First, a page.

|Vehicle:||1968 AC 428 Spider by Frua|
|Tune Up Cost:||$300|
|Chassis Number Location:||Plate on firewall|
|Engine Number Location:||Plate on firewall|
|Club Info:||AC Owners Club|
|Alternatives:||1965–74 Iso Grifo, 1966–72 Intermeccanica Italia, 1966–76 Jensen Interceptor|
This car, Lot 308, sold for $302,000, including buyer’s premium, at RM Sotheby’s Monterey, CA, auction on August 14, 2021.
I was 12 when I went on my first overseas trip, to London. My mother, who often indulged my love of cars because she was a fan herself, bought me a copy of that year’s annual new-model survey, likely from Autocar or Motor, a lengthy compendium of cars mostly unavailable in the U.S. Not all those products were noteworthy, of course, but there was one page that I kept coming back to: The AC 428.
Here was a lithe, sinewy coupe, whose long wheelbase and narrow body section was accented by massive wheelwells that reached nearly up to its beltline. The action shot in the article showed its haunches compressed into the automotive equivalent of a snarl, tearing up a gravel road with pebbles flying. What could be more attractive than this combination of sexy styling with the ample brawn of a large American V8?
The Italian job
The idea of blending exotic Italian coachwork with cheap American propulsion wasn’t really a new idea when the first wave of Italo-American “hybrids” emerged in the early 1960s. Its origins can perhaps be traced to the chance meeting in 1949 between Donald Healey and Nash-Kelvinator boss George Mason aboard the Queen Elizabeth. This ultimately resulted in the second-generation, Pinin Farina-styled Nash-Healey three years later.
In the meantime, Chrysler farmed out concept-car construction to Ghia to reduce costs, Hudson commissioned Touring to build a limited run of Italias, and Briggs Cunningham turned to Vignale to body his C3 coupe and roadster.
What really set the ball rolling, though, was the introduction of Chevrolet and Ford small-block V8s, starting with Chevrolet in 1955. These engines offered automotive entrepreneurs cheap, reliable and robust propulsion without the millions required to develop and tool their own powerplants. These transatlantic hookups eventually expanded to include the Gordon-Keeble in 1960 and Iso’s Rivolta in 1962, both styled by Bertone. Later came Frank Reisner’s Intermeccanica Italia.
A Cobra by any other name
The same concept was, of course, being exploited further north by AC and Carroll Shelby, though without the Italian coachwork. Despite the modest success of the first small-block Cobras, the thundering 1965 big-block Mark III foundered just two years after launch. The 427 Cobra was a victim of increasing costs, shrinking demand and looming U.S. regulations. In search of a Cobra counterpart, AC briefly flirted with an in-house alternative, the MA-200, but opted instead to leverage the Ford-developed Mark III chassis and update the Cobra’s coachwork.
Assisted by Swiss racing driver and AC importer Hubert Patthey, AC chief Derek Hurlock initially considered Bertone. But due to capacity issues, he turned to Frua instead. In the summer of 1965, they developed a convertible prototype in time for the Earl’s Court show later that year. This was no doubt assisted by Frua’s prior development of the quite similar Maserati Mistral.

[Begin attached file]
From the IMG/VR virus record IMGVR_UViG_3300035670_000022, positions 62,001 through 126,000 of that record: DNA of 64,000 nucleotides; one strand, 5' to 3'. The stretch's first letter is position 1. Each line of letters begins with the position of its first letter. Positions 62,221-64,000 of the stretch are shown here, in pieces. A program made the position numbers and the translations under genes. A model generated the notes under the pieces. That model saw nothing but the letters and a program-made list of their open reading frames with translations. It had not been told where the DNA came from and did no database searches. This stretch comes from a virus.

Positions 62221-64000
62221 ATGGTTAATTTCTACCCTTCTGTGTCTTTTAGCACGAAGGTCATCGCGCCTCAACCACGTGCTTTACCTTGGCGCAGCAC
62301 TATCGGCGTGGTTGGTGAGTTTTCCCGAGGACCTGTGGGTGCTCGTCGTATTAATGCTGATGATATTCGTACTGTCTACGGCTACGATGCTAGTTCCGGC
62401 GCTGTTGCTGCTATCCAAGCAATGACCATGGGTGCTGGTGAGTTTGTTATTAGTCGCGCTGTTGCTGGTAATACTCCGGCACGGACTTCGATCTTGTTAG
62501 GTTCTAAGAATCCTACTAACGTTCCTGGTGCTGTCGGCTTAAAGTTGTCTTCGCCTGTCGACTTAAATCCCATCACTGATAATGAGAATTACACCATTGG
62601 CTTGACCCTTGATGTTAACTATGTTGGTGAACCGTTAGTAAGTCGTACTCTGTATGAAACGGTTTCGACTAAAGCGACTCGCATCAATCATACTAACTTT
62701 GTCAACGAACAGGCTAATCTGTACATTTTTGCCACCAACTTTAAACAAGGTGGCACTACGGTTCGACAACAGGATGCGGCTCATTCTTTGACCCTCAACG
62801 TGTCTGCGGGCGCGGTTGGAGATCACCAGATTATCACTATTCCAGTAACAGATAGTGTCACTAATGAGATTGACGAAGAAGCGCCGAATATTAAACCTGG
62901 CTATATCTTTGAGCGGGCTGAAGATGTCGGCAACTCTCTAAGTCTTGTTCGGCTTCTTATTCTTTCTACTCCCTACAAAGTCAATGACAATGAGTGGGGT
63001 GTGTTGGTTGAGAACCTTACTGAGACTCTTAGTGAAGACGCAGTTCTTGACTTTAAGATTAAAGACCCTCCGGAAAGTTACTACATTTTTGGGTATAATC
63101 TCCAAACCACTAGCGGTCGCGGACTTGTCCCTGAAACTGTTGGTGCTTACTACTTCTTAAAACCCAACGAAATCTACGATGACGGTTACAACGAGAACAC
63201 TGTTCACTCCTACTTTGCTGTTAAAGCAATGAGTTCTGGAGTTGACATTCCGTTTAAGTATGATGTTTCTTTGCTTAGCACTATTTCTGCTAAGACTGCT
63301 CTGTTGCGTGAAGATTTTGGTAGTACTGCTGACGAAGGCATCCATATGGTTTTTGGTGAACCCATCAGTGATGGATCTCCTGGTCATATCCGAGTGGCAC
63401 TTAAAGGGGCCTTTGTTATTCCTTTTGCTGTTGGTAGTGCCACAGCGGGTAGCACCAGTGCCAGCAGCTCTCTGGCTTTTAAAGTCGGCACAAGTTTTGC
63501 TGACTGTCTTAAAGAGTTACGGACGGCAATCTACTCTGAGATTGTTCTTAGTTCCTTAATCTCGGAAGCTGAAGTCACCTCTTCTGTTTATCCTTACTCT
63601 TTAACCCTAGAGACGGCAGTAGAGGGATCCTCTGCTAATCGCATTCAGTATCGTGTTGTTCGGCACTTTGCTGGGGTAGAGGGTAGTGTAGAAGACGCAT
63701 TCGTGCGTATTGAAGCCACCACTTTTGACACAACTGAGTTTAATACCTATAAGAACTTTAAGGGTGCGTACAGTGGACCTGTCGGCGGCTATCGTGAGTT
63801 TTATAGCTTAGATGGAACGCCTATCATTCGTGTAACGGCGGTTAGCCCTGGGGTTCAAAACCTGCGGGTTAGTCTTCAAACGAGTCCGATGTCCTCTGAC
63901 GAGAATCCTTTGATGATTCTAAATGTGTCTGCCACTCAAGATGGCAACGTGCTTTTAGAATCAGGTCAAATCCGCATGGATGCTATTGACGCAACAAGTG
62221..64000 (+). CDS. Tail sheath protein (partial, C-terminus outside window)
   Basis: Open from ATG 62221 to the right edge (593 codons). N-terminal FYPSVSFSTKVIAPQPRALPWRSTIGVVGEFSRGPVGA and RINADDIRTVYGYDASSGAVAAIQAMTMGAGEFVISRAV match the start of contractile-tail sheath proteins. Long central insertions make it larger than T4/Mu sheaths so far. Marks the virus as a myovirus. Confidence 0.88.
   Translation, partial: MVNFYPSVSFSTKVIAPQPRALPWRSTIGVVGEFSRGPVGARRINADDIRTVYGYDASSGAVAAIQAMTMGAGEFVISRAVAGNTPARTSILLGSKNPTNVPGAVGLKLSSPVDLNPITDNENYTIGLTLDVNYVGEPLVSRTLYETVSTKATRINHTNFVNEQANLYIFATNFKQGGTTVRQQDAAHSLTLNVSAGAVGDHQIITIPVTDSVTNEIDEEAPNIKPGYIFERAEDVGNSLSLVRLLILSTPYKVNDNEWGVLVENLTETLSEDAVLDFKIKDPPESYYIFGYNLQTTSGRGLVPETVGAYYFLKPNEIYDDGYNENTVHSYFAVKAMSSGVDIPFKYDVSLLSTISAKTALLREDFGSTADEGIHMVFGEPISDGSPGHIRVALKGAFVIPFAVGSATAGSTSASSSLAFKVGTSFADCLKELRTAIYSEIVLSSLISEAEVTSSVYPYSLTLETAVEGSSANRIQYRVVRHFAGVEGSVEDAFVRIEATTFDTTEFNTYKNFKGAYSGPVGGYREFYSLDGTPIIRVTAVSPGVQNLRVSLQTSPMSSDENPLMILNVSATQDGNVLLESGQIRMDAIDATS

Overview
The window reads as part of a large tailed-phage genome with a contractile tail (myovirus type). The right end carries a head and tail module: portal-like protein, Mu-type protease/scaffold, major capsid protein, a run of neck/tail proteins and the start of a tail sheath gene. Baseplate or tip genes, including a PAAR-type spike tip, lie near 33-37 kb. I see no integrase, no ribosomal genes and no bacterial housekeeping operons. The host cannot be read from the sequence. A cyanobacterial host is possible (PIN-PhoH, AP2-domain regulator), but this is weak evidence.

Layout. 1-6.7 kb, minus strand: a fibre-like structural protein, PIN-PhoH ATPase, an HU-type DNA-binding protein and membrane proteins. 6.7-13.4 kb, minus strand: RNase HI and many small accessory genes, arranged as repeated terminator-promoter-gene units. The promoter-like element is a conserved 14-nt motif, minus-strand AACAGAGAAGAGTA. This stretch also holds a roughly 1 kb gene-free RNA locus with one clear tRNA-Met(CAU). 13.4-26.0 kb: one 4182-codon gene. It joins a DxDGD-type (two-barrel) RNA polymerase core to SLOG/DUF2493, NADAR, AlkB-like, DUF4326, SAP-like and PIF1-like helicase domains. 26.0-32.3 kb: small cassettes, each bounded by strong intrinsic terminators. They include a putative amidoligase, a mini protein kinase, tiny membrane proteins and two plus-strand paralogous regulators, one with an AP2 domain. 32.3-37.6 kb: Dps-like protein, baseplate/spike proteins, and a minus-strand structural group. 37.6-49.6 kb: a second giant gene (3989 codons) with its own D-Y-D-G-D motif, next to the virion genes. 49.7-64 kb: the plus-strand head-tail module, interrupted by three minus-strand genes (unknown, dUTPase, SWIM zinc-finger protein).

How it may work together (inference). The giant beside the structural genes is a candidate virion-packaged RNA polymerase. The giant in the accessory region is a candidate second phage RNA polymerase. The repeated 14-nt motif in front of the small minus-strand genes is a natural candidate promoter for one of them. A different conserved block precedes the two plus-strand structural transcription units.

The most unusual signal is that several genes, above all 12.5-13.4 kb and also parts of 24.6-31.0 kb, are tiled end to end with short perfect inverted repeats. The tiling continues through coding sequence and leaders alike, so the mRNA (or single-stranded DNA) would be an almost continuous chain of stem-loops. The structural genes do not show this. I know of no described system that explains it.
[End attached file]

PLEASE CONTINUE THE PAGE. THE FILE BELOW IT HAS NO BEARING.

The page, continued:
The combination of Frua’s styling with the lazy Ford big block made for an alluring combination, albeit one that was never fully refined by tiny AC. “No skill or courage is needed to reel off 0–100 mph runs in 16 seconds or so,” wrote Car in March 1969. “You just stick the central lever in D and press the throttle to the floor.”
Yet despite all the power on tap and the benefits of the Mark III’s independent rear suspension, the AC 428’s shortcomings were all too apparent: poor wind sealing at the doors, loss of oil pressure due to inadequate engine cooling and tremendous heat in the cockpit from the massive engine. Owners soon discovered that rust was also a persistent issue.
A new benchmark?
Our subject car comes from the noted Oregon AC collector Jim Feldman, who has owned no fewer than four 428s. As one of only 30 convertibles built, the car is already exclusive enough, but it has an added pedigree of first owner Rob Walker. Feldman’s Spider has benefited from attention to the 428’s specific technical issues, including improved engine cooling as well as aftermarket air conditioning. (Feldman notes that it is only partially successful in overcoming the 428’s prodigious footwell heat buildup.)
That helps explain why, at $302,000, this convertible may have set a high-water mark for 428 sales. With so few cars built — and relatively few sales to judge pricing trends — it’s difficult to come up with a logical valuation for these especially rare cars. A 1971 coupe previously in the Feldman collection sold for $173,600 on the same weekend as the convertible. Its substantially lower price reinforces the maxim that when the top goes down, the price goes up.
It also indicates that despite their shared mechanical DNA, AC 428s have yet to enjoy the exponential run-up in values of their Cobra counterparts. (This fact is not lost on several 428 owners who reverse-engineered their cars back into Cobras.) Perhaps they never will. ♦
(Introductory description courtesy of RM Sotheby’s.)